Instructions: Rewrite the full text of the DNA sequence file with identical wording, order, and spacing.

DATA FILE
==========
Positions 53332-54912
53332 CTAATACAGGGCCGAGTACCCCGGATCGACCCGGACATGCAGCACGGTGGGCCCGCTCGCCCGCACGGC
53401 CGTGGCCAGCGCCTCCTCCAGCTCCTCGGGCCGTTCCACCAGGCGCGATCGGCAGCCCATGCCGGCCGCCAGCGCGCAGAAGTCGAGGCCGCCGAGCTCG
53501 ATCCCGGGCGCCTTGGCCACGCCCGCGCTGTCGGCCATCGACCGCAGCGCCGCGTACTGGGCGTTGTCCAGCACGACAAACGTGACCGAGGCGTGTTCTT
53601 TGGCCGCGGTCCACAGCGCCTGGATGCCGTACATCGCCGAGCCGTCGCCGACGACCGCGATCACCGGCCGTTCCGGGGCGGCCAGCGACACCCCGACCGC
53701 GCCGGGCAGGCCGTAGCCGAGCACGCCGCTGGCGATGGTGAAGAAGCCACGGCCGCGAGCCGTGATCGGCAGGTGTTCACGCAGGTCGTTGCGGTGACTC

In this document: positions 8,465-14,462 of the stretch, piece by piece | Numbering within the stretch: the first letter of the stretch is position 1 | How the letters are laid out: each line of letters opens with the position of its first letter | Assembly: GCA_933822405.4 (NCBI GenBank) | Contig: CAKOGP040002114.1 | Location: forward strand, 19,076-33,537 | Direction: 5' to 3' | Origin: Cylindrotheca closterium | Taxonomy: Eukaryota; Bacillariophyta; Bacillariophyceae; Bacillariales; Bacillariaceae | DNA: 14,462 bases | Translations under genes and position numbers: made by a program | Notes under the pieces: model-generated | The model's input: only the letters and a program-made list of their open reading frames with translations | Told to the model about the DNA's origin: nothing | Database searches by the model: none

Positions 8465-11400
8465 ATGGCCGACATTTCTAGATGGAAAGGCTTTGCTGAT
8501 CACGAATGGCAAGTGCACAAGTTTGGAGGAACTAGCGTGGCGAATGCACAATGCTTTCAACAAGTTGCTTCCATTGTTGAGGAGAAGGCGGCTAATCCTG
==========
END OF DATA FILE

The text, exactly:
Positions 53332-54912
53332 CTAATACAGGGCCGAGTACCCCGGATCGACCCGGACATGCAGCACGGTGGGCCCGCTCGCCCGCACGGC
53401 CGTGGCCAGCGCCTCCTCCAGCTCCTCGGGCCGTTCCACCAGGCGCGATCGGCAGCCCATGCCGGCCGCCAGCGCGCAGAAGTCGAGGCCGCCGAGCTCG
53501 ATCCCGGGCGCCTTGGCCACGCCCGCGCTGTCGGCCATCGACCGCAGCGCCGCGTACTGGGCGTTGTCCAGCACGACAAACGTGACCGAGGCGTGTTCTT
53601 TGGCCGCGGTCCACAGCGCCTGGATGCCGTACATCGCCGAGCCGTCGCCGACGACCGCGATCACCGGCCGTTCCGGGGCGGCCAGCGACACCCCGACCGC
53701 GCCGGGCAGGCCGTAGCCGAGCACGCCGCTGGCGATGGTGAAGAAGCCACGGCCGCGAGCCGTGATCGGCAGGTGTTCACGCAGGTCGTTGCGGTGACTC

In this document: positions 8,465-14,462 of the stretch, piece by piece | Numbering within the stretch: the first letter of the stretch is position 1 | How the letters are laid out: each line of letters opens with the position of its first letter | Assembly: GCA_933822405.4 (NCBI GenBank) | Contig: CAKOGP040002114.1 | Location: forward strand, 19,076-33,537 | Direction: 5' to 3' | Origin: Cylindrotheca closterium | Taxonomy: Eukaryota; Bacillariophyta; Bacillariophyceae; Bacillariales; Bacillariaceae | DNA: 14,462 bases | Translations under genes and position numbers: made by a program | Notes under the pieces: model-generated | The model's input: only the letters and a program-made list of their open reading frames with translations | Told to the model about the DNA's origin: nothing | Database searches by the model: none

Positions 8465-11400
8465 ATGGCCGACATTTCTAGATGGAAAGGCTTTGCTGAT
8501 CACGAATGGCAAGTGCACAAGTTTGGAGGAACTAGCGTGGCGAATGCACAATGCTTTCAACAAGTTGCTTCCATTGTTGAGGAGAAGGCGGCTAATCCTG